My internet access is limited (I am on a public computer at the moment) but I/we will try to write a summary of our discussion after the conference!

]]>The conjecture has been (numerically) examined and (numerically) verified on a fine, non-uniform, grid in parameter space away from the equilateral triangle. The grid spacing is chosen so that the variation of the eigenfunctions is controlled to 0.001. At each of these points, we have numerical upper and lower bounds on the second eigenvalue; these bounds provide an interval of width 1e-7 around the true eigenvalue. The eigenfunctions are computed so the Ritz residual is under 1e-11.

I have *something* coded up which uses the bounds near the equilateral triangle, but am not confident enough about these yet to present them.

]]>*[Done. - T.]*

In the set-up I tried using numerically, the domains have non-trivial overlap. Solving boundary value problems this way would ensure nice convergence of the iteration. My misgiving came from the conditioning of the eigenvalue problems on the sub-domains; since the computations were in floating-point arithmetic, poor conditioning is worrying.

My thinking was that since the actual eigenfunction is C^2 in the interior, the non-standard eigenvalue problem for the disk will have smooth coefficients. My rationale for not using the partition of unity was that the approximation functions I used in each region satisfy $-\Delta u = \Lambda u$ exactly (but potentially not the boundary data). However, for the purpose of an analytical treatment, the partition of unity strategy may be easier to work with.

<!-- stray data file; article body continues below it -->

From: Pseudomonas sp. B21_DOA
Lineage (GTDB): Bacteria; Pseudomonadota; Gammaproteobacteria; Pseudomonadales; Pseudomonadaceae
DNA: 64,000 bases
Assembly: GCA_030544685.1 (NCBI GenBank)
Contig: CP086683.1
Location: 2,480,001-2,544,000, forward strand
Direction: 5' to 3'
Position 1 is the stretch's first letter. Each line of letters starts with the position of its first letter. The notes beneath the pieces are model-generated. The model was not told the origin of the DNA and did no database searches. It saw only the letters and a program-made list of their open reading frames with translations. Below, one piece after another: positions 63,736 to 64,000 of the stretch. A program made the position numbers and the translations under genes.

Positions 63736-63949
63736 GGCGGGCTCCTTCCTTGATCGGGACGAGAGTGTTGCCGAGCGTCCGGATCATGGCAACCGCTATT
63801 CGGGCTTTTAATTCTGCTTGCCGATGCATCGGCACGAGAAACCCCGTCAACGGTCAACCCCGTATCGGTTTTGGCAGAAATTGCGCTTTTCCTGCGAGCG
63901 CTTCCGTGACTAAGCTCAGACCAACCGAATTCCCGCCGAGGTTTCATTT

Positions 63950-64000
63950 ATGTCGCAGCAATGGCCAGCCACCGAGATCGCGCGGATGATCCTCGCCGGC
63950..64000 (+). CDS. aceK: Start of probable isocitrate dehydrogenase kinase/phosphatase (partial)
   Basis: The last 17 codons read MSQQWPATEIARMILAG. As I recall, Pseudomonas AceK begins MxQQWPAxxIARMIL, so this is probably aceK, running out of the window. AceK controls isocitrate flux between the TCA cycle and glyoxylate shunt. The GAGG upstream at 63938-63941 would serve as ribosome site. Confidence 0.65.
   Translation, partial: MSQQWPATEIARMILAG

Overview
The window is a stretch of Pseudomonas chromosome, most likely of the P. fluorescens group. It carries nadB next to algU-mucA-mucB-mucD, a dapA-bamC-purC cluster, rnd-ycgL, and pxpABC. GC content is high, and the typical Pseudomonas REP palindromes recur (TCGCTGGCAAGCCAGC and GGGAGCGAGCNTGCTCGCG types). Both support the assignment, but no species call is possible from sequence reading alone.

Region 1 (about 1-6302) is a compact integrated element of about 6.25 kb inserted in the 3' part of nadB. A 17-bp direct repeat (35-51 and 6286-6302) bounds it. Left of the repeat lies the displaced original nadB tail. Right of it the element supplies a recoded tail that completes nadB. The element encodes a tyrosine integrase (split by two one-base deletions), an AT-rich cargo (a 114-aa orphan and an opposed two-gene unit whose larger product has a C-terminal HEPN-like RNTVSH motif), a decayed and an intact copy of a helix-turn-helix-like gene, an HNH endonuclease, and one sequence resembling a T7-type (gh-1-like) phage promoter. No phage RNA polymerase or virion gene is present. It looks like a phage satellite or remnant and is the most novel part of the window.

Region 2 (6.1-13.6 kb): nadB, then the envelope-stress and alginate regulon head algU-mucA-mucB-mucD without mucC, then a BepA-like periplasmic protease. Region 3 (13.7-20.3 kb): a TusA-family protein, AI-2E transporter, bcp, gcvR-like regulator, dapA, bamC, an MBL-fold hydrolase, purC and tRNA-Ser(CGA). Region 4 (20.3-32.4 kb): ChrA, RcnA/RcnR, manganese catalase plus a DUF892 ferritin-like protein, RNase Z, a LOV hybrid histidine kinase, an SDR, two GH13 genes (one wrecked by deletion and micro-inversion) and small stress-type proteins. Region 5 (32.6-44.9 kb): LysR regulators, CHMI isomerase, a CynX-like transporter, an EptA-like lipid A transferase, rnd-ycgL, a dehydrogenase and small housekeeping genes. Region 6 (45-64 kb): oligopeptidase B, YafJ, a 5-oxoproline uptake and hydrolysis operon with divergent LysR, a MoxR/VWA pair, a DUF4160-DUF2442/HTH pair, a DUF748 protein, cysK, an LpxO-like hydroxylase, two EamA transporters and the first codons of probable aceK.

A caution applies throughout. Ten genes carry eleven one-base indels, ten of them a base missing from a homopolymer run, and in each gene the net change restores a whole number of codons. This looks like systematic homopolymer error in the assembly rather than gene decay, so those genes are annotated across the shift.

]]>To illustrate what I mean by this, let us for simplicity assume that the triangle is covered into just two subregions instead of four. Let be exact eigenfunctions on respectively with the same eigenvalue , and obey the Neumann condition exactly on and respectively. We then glue these together to create a function on the entire triangle , where is a C^2 bump function that equals 1 outside of and equals 0 outside of . Then we may compute

.

Also u obeys the Neumann conditions exactly. Thus if u_1 and u_2 are close in H^1 norm on the common domain , the global residual will be small.

One advantage of this approach is that we don’t need to care too much about the boundary traces of u_1,u_2. But one does need a certain margin of overlap between the subregions so that the cutoffs lie in C^2 with reasonable bounds, it’s not enough for them to be adjacent.

]]>One I got the approximate eigenfunction by this method, I still have to locate the extrema. I do this by interpolating the function by piecewise linears onto a mesh of the triangle, and then doing a search. This can be improved.

Let me add in some of the details of the implementation in the notes. Perhaps some collective trouble-shooting will help.

Using the finite element method, the quadratures are exact (since I use piecewise polynomials). The search proceeds as above. Since I’m using a quasi-regular discretization, both the Galerkin errors and the Lanczos errors are well-understood and the methods are provably convergent. This is a reliable, if not super-fast, work-horse.

]]>